The decision to declare him out or not out can only be made by the Umpire who stands directly in front of the batsman and judges whether the bowl was going to hit the stumps when it made contact with the batman’s leg, sorry, not the leg, his pads. A hit on the leg or thereabout would probably break the poor batman’s let as cricket ball is a very hard object. Unsurprisingly, a cricket umpire has to be as sober as a judge as there are many times when the bowler invariably appeals to him for a LBW decision or a “caught behind” by shouting at his face “HOWWSSSSSAATT” which means something like “How does that look to you Umpire – is he out”. These appeals are normally ignored by the umpires as they more often than not false and fake but are elements which make the game of cricket exciting to watch causing tension in the dressing room of the batting side, generating thrill and hope amongst the bowing side as well as providing sheer entertainment for the crowd and in international matches – for the millions glued to their television screens.

Nonetheless, if the umpire does think that the appeal is genuine and that the bowl would surely have bombarded the stumps had the batsman’s leg not been in the way, he would stick his finger up at the batsman to indicate, “sorry mate, that was going to hit your wickets”. In other words, he was out. Obviously, he wouldn’t stick up his middle finger up at the batsman to count as an offence and having his umpiring fee cancelled but his index finger which is how it has always been through the cricket tradition.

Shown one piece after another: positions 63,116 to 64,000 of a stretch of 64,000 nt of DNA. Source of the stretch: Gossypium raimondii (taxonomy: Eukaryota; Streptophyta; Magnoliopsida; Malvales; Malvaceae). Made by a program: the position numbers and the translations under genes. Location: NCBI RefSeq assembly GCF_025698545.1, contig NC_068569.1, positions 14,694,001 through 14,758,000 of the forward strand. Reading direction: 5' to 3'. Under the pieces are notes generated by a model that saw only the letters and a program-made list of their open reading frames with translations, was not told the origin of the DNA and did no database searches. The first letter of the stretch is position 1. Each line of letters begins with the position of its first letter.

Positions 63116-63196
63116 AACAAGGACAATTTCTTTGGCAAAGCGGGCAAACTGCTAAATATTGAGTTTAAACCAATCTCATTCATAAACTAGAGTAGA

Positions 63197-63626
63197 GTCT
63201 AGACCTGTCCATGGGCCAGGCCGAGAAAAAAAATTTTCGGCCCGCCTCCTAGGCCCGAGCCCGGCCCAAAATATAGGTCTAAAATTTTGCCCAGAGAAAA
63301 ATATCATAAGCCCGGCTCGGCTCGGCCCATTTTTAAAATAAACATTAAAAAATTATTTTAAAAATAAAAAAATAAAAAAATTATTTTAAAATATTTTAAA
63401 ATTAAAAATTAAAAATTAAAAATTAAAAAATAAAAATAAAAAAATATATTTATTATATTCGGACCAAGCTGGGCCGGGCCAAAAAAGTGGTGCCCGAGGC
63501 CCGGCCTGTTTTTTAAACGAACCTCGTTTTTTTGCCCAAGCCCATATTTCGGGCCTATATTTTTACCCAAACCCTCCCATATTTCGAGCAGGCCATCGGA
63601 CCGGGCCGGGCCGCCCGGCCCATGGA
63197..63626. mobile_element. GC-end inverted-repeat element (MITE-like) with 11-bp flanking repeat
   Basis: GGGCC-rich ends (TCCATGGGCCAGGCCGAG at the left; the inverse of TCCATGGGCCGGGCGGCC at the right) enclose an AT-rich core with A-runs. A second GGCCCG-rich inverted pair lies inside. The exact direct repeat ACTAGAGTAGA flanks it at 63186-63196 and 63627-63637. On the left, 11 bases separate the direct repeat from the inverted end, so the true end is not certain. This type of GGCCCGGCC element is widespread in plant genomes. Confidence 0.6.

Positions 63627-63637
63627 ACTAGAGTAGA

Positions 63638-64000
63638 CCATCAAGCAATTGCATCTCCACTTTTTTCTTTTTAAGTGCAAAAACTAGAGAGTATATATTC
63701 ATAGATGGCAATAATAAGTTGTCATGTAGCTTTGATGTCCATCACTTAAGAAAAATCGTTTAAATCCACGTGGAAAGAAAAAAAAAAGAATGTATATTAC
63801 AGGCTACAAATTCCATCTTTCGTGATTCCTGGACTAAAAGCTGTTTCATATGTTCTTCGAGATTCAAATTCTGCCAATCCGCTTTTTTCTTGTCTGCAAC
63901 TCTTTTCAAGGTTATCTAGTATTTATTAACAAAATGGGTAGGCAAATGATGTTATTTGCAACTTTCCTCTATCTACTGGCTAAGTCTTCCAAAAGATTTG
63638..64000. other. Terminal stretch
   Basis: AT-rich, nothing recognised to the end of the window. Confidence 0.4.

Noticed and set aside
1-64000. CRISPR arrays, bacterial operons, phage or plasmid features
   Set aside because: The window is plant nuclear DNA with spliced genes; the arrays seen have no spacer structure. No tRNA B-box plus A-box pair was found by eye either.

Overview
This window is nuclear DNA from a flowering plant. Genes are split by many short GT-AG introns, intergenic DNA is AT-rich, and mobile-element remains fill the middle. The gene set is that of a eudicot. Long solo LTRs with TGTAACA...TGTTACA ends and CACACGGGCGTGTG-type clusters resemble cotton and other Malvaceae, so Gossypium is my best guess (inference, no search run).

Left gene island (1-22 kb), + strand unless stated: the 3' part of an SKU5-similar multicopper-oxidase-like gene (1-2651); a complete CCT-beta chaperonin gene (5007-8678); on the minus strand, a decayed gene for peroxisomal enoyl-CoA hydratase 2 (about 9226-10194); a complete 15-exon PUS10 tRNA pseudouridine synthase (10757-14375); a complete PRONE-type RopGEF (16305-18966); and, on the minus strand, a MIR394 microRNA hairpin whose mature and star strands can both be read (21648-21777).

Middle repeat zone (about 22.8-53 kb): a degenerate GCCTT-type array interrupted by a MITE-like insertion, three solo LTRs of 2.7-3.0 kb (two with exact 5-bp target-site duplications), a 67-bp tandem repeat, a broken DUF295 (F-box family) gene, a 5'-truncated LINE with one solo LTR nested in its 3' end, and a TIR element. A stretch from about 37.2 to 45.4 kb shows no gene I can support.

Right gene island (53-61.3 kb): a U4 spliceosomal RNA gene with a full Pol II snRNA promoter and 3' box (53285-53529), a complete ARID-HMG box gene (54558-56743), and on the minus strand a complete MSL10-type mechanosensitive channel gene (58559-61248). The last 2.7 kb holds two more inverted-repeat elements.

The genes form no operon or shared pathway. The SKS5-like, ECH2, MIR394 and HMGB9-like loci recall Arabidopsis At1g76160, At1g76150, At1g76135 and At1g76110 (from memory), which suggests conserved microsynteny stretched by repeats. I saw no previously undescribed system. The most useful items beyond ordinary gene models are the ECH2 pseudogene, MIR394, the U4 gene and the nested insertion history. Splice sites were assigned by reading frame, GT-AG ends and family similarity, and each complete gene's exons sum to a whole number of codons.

Finally, a very loser like way to get out is “hit wicket” when the batsman accidentally hits his own wickets while playing a shot and I can tell you having done it once myself, it is a horrible feeling. Yet, nothing can be more embarrassing as getting out without scoring any runs for your team – a duck or worse a golden duck when you miserably get out the first ball you face. The 50 yard shameful back to the pavilion feels like a 50 mile marathon being the worst site for a batsman.